Many times I have commented about the massive proliferation of passive investing and how it is impacting trading mechanics.  According to the Index Industry Association, benchmarking giants like S & P Global Inc., MSCI Inc., and the London Stock Exchange Group PLC, has created 438,000 new indexes over the 12 months through June 30.

According to the same group, there are more than 3.7 million benchmarks globally, dwarfing the roughly 50,000 stocks that trade on exchanges around the world.

The greatest annual growth in indexes are factor based and smart beta gauges that track stocks with characteristics like momentum or low volatility and often use these features rather than market capitalization to determine how much of these companies to include in a measure.

Fixed income indexes—concentrated primarily in sovereign debt– now make up about 16% of all indexes.  Two years ago 95% of indexes were focused in equities.

Indexes focused on environmental and social concerns jumped about 60% from about a year ago.

Wow!  I readily acknowledge that I do not have any idea of the capitalization or structure of each of these indexes but the data is staggering.  Talk about slicing and dicing.  Depending upon the source traditional stock research departments have declined from 50% to 75% since 2008, the direct result of this massive move to passive/indexing investing.

What I find interesting that according Society Generale 90% of all stocks, only 10% of their ownership is concentrated in ETFs, investment vehicles similar to that of indexes.  Conversely 10% of companies comprise 90% of ETF capitalization.

In my view today’s trading mechanics have never been stress tested.  How will the markets respond to a crisis?

As widely noted the major indices are down about 10%-12% in relative quick order.  In my view the declines would be greater if it were not for retail investors buying ETFs in the face of selling from institutions.  What happens if the retail investor stops buying, an environment that may be developing today given the lack of a recovery from the recent rout?

Will the popular indices decline another 15% to 20% which could perhaps cause a massive obliteration of indexes?  Will a major sponsor experience financial issues, issues that would create the next financial crisis?

Historically whenever there is massive proliferation of investment vehicle, the first time these vehicles are stress tested it typically ends poorly.  Will today be different?

Commenting upon yesterday’s market activity, AAPL dragged the averages lower and is another FAANG company that is now in “bear market territory,” defined as declining over 20% from its highs.  Shares peaked about a month ago.  Facebook is down over 35% from their July peak and Amazon is off 22% since early September.  Netflix has dropped about 33% since last June.  Google is the best performer, off about 18.5% from July’s apex.

In my view the decline of these mega sized companies have been orderly with many not yet recognizing or accepting the magnitude of these drops believing a recovery will imminently occur.  As noted earlier, this perspective may now be changing.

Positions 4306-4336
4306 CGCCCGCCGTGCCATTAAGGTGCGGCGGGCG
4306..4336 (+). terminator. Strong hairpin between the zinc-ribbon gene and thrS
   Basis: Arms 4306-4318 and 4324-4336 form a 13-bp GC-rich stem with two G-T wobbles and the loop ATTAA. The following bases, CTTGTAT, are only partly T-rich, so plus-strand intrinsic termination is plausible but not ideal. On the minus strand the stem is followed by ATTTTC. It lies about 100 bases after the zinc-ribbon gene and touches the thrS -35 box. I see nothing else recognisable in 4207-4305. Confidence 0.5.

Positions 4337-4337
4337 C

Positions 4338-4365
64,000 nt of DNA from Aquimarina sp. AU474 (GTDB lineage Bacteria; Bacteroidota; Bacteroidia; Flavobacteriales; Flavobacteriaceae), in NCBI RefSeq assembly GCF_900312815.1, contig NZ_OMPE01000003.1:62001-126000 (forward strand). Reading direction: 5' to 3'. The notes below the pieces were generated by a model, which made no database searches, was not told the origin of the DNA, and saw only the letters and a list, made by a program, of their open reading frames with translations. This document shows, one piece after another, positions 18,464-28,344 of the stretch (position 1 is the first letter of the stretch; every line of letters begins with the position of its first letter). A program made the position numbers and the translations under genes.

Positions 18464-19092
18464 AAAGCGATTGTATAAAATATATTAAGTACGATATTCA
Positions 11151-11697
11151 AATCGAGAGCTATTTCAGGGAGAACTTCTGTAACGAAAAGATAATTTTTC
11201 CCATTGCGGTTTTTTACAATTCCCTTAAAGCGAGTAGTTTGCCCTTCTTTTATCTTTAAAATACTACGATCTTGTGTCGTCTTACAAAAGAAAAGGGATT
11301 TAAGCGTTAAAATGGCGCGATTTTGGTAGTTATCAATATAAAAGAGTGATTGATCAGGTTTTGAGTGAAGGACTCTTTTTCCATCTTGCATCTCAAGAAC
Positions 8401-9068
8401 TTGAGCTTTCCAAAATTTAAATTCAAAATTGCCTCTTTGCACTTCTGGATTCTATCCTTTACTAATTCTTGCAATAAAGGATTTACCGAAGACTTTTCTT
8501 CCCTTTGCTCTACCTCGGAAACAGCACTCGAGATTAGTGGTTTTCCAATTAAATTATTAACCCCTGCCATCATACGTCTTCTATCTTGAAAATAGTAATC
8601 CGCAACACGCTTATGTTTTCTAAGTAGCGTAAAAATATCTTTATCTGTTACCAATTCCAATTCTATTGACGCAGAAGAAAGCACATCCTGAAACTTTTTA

What will happen today?

Last night the foreign markets were mixed.  London was up 0.15%, Paris down 0.22% and Frankfurt up 0.08%.  China was up 1.36%,  Japan down 0.20% and Hang Sang up 1.75%.

The Dow should open moderately higher on potential trade optimism and Wal-Mart’s earnings and same stores beat. Oil is nominally higher.  Goldman is suggesting crude will rebound to $75 barrel by the first quarter if OPEC reduces production by the amount it has telegraphed to the market.   The 10 year is up 5/32 to yield 3.11%.


The views expressed herein are those of Kent Engelke and do not necessarily reflect those of Capitol Securities Management. The information contained herein has been compiled from sources believed to be reliable; however, there is no guarantee of its accuracy or completeness. Any opinions expressed are statements of judgment on this date and are subject to certain risks and uncertainties which could cause actual results to differ materially from those currently anticipated or projected. Any future dividends, interest, yields and event dates listed may be subject to change. An investor cannot invest in an index, and its returns are not indicative of the performance of any specific investment. Past performance is not indicative of future results. The material provided in Daily Market Commentaries or on this website should be used for informational purposes only and in no way should be relied upon for financial advice. Please be sure to consult your own financial advisor when making decisions regarding your financial management. Members of FINRA and SIPC, Capitol Securities Management is a privately owned full-service retail brokerage and investment advisory firm headquartered in Richmond, Virginia. For nearly 30 years, we have been serving the needs of our investors. Today, more than 200 Capitol Securities Management investment professionals and support staff serve approximately 18,000 customer accounts from Southern Florida to the New England coast.